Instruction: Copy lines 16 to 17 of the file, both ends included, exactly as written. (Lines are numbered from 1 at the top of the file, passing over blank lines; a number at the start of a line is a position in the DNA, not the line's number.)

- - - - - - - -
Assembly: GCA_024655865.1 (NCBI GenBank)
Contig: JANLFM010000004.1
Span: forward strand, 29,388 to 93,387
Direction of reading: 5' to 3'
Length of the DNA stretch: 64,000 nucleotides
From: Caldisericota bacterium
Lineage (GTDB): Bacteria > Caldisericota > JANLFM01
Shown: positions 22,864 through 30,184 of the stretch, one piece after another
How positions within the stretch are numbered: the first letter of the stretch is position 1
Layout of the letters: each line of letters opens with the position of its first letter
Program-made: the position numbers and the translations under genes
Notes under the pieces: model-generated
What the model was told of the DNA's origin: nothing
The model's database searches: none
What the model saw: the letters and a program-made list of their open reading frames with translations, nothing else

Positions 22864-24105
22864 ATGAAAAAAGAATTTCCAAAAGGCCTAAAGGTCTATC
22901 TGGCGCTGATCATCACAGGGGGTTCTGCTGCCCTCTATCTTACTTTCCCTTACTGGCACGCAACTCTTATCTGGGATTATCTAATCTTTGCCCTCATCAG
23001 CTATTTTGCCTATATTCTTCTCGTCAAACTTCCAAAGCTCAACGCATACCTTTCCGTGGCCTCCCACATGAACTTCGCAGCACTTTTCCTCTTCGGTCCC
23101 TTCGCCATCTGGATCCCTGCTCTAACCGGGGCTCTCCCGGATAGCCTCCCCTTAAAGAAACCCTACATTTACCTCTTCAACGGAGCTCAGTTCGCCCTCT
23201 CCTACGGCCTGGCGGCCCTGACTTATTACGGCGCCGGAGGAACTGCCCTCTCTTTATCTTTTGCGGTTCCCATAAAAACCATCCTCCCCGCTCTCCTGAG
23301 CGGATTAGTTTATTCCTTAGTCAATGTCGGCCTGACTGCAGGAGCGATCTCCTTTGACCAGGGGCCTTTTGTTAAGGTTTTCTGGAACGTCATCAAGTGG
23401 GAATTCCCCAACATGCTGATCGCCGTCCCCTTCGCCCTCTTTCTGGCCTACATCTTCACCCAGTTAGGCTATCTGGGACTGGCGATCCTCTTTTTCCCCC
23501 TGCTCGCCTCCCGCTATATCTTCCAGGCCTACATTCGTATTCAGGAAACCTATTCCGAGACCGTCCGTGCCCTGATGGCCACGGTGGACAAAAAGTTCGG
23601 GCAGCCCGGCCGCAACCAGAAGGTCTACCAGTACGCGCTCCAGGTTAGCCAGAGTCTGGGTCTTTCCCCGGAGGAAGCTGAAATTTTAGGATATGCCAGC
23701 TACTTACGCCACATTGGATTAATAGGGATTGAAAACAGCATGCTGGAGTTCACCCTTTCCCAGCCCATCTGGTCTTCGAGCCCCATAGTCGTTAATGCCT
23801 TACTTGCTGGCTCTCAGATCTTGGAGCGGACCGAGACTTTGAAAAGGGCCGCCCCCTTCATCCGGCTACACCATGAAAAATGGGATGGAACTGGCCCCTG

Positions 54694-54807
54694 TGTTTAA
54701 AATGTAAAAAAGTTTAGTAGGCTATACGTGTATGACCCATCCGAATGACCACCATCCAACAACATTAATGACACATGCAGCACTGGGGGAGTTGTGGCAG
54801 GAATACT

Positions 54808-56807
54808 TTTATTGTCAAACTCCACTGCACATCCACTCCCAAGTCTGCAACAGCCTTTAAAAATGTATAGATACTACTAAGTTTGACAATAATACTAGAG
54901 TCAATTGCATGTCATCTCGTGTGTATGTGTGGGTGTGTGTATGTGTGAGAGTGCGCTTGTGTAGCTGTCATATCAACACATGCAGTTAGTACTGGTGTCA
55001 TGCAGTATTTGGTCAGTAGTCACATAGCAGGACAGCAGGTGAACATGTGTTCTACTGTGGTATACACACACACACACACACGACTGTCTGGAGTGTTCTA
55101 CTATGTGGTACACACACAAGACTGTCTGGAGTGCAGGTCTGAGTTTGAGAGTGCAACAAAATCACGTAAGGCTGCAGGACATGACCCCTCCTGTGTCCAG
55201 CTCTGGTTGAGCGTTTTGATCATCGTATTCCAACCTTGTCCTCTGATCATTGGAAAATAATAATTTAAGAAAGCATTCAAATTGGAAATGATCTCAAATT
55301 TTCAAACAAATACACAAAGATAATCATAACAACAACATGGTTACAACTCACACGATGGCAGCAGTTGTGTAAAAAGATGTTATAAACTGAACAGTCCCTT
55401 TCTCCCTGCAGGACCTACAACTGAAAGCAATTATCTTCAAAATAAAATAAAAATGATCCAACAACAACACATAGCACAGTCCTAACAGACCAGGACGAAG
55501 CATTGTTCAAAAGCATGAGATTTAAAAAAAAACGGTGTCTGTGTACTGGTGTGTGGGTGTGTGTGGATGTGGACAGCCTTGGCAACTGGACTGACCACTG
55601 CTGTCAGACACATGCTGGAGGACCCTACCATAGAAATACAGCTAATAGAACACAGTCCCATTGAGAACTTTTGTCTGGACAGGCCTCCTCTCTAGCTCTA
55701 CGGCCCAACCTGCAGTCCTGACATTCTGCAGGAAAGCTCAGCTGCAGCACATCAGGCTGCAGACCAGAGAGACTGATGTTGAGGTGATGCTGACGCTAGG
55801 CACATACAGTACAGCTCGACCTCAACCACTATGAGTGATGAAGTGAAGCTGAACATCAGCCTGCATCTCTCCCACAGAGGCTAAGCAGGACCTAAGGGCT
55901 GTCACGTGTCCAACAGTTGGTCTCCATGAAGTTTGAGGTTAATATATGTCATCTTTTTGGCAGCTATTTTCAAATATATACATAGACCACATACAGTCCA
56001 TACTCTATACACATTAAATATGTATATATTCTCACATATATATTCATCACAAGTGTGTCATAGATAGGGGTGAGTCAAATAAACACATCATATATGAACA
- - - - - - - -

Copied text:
Positions 22864-24105
22864 ATGAAAAAAGAATTTCCAAAAGGCCTAAAGGTCTATC